A luminous account of largely unrecognised experiences in the aftermath of war.
This is not a war story about heroism or healing trauma, but an attempt to fill the gaps in a family story in the wake of the Vietnam War and re-animate a father never really known.
Life with Birds invests in the small scale, the domestic and the ordinary as an overlooked part of Australian military history.
Bronwyn Rennex has used whatever materials she could find in order to attempt to retrieve her father - family stories, love letters, legal documents, birds - and the gaps between these documents form perhaps the most important part of this story- a failure that describes a loss. Rather than describing her mother's grief at her father's death, Rennex uses love letters and her mother's written claim for a war widow's pension to map the shape of her mother's love and loss.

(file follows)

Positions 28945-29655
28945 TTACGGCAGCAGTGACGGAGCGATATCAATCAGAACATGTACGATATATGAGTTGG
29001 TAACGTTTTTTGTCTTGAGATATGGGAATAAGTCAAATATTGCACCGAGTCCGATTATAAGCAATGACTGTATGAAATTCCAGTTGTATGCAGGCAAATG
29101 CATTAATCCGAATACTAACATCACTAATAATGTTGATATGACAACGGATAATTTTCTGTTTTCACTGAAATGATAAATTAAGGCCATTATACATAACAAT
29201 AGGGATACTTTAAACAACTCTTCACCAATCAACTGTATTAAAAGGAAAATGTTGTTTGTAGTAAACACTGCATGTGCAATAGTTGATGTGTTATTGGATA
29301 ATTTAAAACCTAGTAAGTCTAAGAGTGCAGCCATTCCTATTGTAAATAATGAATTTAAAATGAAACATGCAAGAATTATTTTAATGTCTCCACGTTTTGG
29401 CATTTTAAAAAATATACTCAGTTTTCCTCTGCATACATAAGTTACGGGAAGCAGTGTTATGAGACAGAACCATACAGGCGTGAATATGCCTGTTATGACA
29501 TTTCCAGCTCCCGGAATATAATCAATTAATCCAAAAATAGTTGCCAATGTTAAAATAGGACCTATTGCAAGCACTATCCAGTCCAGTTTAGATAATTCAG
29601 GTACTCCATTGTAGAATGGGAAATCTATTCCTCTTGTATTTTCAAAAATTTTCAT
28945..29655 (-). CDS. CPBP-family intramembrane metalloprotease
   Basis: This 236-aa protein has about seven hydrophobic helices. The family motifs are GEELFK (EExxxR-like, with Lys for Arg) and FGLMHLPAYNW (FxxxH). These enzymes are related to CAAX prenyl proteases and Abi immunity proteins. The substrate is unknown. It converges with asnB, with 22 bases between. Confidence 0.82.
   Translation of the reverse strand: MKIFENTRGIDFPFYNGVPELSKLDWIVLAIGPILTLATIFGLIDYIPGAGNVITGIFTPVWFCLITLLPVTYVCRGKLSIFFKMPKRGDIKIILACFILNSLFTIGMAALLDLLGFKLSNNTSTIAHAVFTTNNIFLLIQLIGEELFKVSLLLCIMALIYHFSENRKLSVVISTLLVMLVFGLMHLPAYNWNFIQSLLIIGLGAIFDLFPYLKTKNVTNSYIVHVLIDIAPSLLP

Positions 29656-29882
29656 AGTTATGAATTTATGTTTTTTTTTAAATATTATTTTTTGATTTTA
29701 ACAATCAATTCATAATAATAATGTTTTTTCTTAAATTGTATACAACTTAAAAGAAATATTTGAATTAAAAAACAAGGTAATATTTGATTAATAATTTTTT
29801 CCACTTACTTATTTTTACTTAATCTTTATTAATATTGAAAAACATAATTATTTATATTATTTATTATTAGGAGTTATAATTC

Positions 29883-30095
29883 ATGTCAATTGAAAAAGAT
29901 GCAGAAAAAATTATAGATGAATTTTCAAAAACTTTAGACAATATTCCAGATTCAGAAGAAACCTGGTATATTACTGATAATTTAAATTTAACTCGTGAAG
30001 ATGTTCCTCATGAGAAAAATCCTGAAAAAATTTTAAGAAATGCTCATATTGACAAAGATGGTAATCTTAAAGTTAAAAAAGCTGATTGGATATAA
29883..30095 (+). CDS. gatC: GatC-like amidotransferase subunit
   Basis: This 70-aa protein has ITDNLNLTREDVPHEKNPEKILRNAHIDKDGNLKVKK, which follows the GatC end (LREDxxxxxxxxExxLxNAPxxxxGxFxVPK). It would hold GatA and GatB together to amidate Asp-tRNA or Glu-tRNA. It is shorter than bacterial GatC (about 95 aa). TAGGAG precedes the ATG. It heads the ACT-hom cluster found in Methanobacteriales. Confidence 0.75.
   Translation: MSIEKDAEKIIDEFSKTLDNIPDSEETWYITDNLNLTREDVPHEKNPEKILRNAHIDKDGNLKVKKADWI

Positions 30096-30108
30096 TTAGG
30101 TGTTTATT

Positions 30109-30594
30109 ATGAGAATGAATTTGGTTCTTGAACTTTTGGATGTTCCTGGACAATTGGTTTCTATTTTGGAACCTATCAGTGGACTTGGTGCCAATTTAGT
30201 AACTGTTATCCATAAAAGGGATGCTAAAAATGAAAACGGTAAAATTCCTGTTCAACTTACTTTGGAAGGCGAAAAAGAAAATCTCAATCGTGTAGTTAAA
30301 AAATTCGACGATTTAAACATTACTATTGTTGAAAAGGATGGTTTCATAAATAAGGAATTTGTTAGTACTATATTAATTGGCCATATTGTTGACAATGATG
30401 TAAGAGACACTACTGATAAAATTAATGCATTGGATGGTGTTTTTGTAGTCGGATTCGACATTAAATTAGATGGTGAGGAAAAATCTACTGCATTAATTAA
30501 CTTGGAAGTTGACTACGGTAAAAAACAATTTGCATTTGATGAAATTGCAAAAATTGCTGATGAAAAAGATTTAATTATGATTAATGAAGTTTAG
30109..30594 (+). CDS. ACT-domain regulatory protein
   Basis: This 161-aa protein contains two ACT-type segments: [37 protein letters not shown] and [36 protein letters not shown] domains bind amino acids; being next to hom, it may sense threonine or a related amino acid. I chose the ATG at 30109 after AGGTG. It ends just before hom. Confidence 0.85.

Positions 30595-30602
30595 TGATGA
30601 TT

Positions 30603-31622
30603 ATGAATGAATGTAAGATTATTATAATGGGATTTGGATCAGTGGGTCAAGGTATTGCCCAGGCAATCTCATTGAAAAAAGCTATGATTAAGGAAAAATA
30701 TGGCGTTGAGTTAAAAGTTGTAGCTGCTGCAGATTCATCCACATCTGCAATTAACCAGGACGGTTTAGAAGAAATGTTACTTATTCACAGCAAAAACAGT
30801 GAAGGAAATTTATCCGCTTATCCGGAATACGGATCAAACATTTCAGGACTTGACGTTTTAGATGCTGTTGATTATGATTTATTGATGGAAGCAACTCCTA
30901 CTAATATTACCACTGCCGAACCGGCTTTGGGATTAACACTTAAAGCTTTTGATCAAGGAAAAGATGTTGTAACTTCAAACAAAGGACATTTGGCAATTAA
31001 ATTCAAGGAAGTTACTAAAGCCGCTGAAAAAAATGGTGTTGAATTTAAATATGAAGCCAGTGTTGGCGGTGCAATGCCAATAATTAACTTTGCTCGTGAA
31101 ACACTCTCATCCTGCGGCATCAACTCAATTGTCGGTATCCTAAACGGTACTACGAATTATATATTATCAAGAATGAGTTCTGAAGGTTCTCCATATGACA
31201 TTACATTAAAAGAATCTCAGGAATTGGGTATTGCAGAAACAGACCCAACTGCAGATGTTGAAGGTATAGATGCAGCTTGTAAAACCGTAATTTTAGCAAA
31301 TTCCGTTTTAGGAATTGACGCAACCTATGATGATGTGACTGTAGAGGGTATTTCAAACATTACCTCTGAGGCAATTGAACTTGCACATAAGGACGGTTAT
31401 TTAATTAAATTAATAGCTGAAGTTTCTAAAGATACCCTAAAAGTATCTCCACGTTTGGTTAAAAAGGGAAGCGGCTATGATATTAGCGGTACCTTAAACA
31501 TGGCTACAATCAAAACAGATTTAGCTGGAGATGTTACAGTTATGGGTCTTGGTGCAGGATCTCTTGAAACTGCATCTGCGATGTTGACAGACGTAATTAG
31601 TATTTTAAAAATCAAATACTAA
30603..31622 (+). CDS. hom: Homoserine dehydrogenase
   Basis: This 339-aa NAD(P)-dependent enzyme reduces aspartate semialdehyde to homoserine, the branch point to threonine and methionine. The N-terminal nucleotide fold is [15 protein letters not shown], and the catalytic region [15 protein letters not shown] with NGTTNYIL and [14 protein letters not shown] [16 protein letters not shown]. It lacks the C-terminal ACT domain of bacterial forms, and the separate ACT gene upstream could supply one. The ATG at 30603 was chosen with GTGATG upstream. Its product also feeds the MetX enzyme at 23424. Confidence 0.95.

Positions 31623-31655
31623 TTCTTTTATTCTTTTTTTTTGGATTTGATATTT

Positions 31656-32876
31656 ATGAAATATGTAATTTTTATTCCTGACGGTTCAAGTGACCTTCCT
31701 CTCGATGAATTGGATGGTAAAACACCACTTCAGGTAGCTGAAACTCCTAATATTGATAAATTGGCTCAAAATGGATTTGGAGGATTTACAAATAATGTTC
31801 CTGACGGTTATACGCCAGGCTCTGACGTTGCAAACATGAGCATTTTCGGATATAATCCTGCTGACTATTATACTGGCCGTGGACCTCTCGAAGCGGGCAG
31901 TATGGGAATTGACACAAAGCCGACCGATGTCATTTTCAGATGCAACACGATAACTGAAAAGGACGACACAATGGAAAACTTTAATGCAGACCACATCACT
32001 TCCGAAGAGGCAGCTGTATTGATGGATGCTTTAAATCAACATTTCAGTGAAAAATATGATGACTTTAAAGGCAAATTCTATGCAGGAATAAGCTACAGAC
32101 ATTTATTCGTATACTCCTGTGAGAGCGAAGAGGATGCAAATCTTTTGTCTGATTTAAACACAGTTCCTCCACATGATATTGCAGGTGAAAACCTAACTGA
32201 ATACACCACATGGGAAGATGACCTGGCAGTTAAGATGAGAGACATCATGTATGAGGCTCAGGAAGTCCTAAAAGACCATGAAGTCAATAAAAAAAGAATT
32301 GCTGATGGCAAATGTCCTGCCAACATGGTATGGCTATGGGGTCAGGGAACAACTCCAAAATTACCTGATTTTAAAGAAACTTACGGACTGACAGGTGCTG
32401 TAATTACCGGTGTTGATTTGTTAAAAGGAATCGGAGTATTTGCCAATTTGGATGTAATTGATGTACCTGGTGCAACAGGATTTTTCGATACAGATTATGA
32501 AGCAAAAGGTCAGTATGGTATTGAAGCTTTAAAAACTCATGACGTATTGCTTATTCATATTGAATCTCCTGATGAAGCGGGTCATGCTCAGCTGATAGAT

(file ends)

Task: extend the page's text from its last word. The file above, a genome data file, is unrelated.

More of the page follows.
Told in fragments and mixing speculation, imagination and guesswork, the narrative is personal, angry, political and also funny, balancing a desire for some form of testimony with a commitment to questioning how we talk about war.
This is a poignant and compelling account of largely unrecognised experiences in the aftermath of war.